LONDON- Bank of England's Paul Fisher speaks at the Economist's Insurance Summit 2015- 0910 GMT. LONDON- Bank of England's Anthony Habgood and Governor Mark Carney appears before Treasury Select Committee- Grabiner Report- 1000 GMT. LAKE FOREST, United States- Federal Reserve Bank of Chicago President Charles Evans speaks on current economic conditions and...» Read More
With commodities prices shy high, most in Washington want to cut agricuktural aid, including billions in direct payments that go to many farmers annually regardless of need,
With both global food prices and concerns about food safety on the rise, technology is playing a more important role in the economics of the world’s food supply.
The $20 a barrel jump in oil prices means the US will pay an added $69.3 billion this year, more than it costs to run most US agencies. The falling dollar ensures US consumers are hardest hit.
"The idea that Congress is so dysfunctional that they can't cut their budget by more than 1% or 2%, when you contrast that to the re-pricing of the entire housing stock for the U.S., it's a complete disconnect." ...A report from TheStreet.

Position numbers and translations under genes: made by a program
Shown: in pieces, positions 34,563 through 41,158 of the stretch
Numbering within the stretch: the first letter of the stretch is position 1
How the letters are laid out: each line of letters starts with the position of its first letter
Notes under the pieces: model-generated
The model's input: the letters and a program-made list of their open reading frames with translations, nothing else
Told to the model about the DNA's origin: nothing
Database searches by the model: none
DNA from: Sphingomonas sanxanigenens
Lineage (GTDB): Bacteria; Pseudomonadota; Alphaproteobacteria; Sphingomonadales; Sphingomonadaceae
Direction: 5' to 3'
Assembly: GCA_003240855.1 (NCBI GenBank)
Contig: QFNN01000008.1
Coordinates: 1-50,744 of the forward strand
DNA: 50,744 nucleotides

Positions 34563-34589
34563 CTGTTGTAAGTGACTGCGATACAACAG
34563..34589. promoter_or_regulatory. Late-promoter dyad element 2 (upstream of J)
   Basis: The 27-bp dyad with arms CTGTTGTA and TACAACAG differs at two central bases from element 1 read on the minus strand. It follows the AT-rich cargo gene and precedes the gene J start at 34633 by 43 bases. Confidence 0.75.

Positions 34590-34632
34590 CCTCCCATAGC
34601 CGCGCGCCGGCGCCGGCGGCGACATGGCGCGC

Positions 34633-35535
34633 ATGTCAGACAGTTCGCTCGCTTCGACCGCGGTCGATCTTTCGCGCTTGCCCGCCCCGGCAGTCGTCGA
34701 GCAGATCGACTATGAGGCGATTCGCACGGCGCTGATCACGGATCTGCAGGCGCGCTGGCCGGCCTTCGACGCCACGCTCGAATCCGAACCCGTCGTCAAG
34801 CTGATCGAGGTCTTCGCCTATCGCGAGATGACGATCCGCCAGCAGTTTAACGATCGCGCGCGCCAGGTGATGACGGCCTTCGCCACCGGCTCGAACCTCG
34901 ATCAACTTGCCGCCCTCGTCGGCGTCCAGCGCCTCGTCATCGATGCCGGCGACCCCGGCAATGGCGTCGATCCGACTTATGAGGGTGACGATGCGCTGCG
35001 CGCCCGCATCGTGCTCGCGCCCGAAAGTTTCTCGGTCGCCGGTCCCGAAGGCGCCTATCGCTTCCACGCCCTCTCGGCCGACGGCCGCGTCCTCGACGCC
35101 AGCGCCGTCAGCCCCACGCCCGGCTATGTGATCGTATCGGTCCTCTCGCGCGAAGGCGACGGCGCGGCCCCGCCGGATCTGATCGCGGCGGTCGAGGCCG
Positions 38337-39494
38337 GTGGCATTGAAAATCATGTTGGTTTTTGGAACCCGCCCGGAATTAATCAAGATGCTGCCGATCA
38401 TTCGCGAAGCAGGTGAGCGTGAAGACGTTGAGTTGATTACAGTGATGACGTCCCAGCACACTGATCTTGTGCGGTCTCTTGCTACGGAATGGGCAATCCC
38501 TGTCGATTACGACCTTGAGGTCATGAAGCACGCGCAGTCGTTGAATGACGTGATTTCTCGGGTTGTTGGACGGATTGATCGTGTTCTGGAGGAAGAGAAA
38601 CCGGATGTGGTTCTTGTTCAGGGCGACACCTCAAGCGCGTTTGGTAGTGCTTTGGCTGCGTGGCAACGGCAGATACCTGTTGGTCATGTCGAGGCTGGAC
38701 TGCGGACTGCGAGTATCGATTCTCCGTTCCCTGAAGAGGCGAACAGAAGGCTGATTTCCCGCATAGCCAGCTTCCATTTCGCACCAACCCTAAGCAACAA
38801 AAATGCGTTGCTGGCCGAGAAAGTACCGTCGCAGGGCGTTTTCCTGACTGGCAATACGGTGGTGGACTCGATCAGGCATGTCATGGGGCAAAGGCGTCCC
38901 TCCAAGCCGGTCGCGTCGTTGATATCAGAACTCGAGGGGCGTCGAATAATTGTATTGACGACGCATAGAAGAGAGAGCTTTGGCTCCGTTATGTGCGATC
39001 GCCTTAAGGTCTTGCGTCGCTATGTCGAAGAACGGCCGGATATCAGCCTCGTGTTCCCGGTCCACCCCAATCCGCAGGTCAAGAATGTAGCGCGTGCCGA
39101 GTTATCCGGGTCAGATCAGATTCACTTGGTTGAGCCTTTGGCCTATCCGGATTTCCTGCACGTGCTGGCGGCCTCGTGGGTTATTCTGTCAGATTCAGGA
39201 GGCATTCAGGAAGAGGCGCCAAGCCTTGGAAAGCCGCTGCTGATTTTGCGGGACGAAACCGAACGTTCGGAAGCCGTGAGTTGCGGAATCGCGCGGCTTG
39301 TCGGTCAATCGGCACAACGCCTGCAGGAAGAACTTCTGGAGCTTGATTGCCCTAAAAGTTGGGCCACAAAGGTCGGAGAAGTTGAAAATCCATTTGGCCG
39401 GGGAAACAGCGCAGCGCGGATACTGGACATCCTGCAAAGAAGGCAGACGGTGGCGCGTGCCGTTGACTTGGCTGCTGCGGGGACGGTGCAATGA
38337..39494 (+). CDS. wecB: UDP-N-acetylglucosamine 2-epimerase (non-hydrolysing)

A lengthy government shutdown could put a halt to some of the basic functions of Wall Street.
While all states, private insurers and the federal Medicare program decide what to cover, this state’s program is attracting nationwide attention, in part because its process is public and open, reports the New York Times reports.
The mortgage market is currently mired in policy and politics that could directly affect buyer decisions on Main Street, at a time when the housing market remains in a slump.
The White House is struggling to fill key financial posts in the administration as a combination of Senate opposition and candidates’ reluctance to join up leaves critical positions empty. The FT reports.
The Obama administration appears to have ruled out any increase in spending for federal grants to college students because of the budget deficit, having provided a healthy increase in the previous year.
For the first time in out five-year old study, states are de-emphasizing their cost of doing business—including taxes and utility rates—while placing more emphasis on quality of life and transportation/infrastructure. So we're adjusting our weightings and point system.